A signature in secp256k1 is two 32 byte numbers. DER encoding a signature adds about 6-7 bytes. It also needlessly complicates things (is DER encoding used anywhere else?). In a transaction format that seems to try to squeeze every byte out, this is very strange to me. Why not just use a 64 byte string to represent sigs instead?

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My guess is that Satoshi did not know about the internals of ECDSA signatures, and simply used what OpenSSL gave him.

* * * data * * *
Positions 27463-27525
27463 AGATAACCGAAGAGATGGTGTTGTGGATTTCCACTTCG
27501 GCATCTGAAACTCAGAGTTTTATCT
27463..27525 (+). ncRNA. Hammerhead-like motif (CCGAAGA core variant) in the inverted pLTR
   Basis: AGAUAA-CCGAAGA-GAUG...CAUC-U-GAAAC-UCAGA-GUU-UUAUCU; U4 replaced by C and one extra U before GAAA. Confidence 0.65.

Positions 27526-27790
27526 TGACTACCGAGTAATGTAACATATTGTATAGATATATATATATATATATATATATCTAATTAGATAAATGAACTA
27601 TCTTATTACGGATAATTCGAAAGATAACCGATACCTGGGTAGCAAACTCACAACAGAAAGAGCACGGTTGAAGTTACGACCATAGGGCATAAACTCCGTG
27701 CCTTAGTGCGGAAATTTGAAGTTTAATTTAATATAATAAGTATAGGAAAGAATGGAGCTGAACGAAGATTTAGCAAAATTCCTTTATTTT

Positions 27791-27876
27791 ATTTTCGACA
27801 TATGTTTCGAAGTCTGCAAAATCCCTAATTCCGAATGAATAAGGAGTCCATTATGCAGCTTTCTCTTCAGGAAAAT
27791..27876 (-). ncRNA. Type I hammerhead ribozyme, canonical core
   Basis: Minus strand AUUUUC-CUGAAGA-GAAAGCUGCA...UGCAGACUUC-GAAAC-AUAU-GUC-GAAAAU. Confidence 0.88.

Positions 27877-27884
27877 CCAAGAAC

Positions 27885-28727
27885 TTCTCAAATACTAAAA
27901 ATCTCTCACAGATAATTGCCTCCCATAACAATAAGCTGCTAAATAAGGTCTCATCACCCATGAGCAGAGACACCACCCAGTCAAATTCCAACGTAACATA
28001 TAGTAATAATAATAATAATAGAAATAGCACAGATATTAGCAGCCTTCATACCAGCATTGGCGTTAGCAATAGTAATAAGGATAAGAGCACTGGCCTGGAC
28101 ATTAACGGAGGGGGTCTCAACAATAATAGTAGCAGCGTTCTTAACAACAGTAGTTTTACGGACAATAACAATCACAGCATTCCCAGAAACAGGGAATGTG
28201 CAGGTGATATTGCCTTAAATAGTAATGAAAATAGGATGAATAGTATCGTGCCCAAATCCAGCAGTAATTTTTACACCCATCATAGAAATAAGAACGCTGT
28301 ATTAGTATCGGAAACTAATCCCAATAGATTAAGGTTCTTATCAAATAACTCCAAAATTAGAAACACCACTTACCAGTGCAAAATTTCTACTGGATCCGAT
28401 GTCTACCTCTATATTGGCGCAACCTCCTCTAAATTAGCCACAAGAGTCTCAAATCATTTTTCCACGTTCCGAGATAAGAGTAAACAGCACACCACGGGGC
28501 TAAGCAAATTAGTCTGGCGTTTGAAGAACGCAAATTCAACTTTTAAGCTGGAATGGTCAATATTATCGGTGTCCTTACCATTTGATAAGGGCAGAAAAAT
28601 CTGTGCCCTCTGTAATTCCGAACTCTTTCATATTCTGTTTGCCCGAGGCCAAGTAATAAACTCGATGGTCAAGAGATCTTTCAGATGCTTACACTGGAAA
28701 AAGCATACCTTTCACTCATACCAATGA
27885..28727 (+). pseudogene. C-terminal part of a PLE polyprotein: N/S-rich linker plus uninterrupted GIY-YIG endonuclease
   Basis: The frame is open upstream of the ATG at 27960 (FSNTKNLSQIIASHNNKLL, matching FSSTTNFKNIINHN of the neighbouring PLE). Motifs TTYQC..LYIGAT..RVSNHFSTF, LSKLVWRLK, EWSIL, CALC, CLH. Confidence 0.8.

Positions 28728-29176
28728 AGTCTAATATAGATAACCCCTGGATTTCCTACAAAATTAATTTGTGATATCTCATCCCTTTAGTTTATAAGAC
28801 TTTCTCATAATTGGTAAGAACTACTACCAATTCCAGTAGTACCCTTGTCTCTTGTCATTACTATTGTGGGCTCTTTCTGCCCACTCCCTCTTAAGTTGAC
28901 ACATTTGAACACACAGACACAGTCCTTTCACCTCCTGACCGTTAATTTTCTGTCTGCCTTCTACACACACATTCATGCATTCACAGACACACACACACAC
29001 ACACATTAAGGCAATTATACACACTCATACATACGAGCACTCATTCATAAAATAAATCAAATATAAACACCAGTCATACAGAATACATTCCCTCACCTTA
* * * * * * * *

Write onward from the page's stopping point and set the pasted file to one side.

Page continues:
If it didn't require a hard forking change (requiring every wallet and verifying node on the network to upgrade), we'd have changed it long ago.

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